Although advancements in technology have revolutionised the way in which organisations operate by enabling real-time recruitment, facilitating communication processes (Bondarouk and Brewster, 2016) and improving work/life balance (Malik, Saleem and Ahmad, 2010) through greater temporal and spatial flexibility (Ter Hoeven, van Zoonen and Fonner, 2016), they exhibit a ‘double-edged sword effect’ (Ninaus et al., 2015). Technology-related pressures have included high workloads (Fonner and Roloff, 2012), low autonomy (Derks et al., 2014), work-life conflict (Harris, Marett and Harris, 2011) and, ‘digitalisation’ of the employment relationship (Obushenkova, Plester and Haworth, 2018; Ragu-Nathan et al., 2008). The paper examined whether conversational practice can help to improve the technology-induced pressures that are changing the relationship between employees and employers. Using a mixed methods approach, data was collected through online surveys from over 20 UK public sector organisations. The quality of technical systems and conversational practice were both negatively associated with tensions. Moreover, conversational practice moderated the technical systems/tension relationship. Theoretical and practical implications are discussed.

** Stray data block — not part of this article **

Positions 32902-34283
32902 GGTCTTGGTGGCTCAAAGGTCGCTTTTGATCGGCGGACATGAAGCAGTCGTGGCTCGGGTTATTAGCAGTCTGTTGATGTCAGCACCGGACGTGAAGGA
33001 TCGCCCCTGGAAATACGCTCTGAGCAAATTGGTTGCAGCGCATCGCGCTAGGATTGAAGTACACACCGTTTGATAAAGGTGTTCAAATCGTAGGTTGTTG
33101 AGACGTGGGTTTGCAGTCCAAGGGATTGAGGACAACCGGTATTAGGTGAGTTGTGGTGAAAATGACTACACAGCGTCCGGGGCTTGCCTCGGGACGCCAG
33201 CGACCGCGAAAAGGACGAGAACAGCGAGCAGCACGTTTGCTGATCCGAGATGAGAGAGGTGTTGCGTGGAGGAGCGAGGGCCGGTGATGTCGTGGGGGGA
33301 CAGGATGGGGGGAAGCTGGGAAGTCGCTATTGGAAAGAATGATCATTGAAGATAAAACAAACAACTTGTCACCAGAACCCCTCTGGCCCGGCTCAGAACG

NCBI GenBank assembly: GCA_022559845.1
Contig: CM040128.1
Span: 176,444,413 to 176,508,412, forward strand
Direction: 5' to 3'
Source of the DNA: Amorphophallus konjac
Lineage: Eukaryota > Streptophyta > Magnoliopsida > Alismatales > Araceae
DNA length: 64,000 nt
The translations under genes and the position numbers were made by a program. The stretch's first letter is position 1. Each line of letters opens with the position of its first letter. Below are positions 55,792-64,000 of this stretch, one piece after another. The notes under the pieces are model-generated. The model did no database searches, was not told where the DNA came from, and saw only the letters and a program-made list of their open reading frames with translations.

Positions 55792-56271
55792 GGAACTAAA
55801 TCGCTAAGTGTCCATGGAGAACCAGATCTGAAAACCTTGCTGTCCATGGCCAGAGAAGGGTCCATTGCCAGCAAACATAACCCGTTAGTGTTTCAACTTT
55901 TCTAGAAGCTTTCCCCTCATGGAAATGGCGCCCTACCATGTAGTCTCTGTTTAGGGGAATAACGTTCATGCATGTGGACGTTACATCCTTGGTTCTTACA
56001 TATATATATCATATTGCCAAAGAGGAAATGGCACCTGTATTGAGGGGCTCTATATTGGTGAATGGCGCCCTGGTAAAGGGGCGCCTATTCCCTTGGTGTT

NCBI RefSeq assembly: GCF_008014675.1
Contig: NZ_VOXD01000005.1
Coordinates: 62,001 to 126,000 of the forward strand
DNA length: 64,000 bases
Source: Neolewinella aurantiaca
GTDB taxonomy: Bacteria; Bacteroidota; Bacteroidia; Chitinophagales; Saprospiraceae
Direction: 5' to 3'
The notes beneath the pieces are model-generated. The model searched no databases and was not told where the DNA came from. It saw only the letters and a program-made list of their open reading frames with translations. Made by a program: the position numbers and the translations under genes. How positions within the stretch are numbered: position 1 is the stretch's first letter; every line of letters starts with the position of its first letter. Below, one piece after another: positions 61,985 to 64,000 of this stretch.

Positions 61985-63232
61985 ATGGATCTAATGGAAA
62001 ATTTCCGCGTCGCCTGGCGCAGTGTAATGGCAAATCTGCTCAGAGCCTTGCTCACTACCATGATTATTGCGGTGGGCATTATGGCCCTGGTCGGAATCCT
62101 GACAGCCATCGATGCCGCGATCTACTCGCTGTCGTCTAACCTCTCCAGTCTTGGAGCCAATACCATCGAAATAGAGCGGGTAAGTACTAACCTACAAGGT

Bakhshalian, E., Ahmadiyankooshkghazi, M., Elmi, F., Reddington, M. (2019). “The ‘Digitalised’ employment relationship: can conversational practice help to alleviate technology-related pressure?”, In: Studi Organizzativi, Special issue on “HRM 4.0 for Human-Centred Organizations”, 2: 108-136, DOI:10.3280/SO2019-002005